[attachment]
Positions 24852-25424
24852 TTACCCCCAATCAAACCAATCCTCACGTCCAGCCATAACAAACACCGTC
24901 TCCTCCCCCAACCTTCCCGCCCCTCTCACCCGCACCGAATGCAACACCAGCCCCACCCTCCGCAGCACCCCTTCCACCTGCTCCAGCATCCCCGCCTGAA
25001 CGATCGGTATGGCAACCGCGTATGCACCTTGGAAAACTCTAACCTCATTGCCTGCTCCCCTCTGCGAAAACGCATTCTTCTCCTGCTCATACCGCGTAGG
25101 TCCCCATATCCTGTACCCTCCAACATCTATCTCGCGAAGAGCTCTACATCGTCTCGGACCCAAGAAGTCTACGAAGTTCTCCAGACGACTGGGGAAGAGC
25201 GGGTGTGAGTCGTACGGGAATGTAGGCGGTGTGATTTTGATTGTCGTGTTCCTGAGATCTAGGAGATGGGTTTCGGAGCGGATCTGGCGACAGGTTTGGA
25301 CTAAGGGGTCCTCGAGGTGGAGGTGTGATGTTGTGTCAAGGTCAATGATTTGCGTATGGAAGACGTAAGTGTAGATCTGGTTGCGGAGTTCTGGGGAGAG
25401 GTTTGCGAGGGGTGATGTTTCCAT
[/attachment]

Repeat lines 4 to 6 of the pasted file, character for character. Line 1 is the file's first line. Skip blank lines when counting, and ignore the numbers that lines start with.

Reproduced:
25001 CGATCGGTATGGCAACCGCGTATGCACCTTGGAAAACTCTAACCTCATTGCCTGCTCCCCTCTGCGAAAACGCATTCTTCTCCTGCTCATACCGCGTAGG
25101 TCCCCATATCCTGTACCCTCCAACATCTATCTCGCGAAGAGCTCTACATCGTCTCGGACCCAAGAAGTCTACGAAGTTCTCCAGACGACTGGGGAAGAGC
25201 GGGTGTGAGTCGTACGGGAATGTAGGCGGTGTGATTTTGATTGTCGTGTTCCTGAGATCTAGGAGATGGGTTTCGGAGCGGATCTGGCGACAGGTTTGGA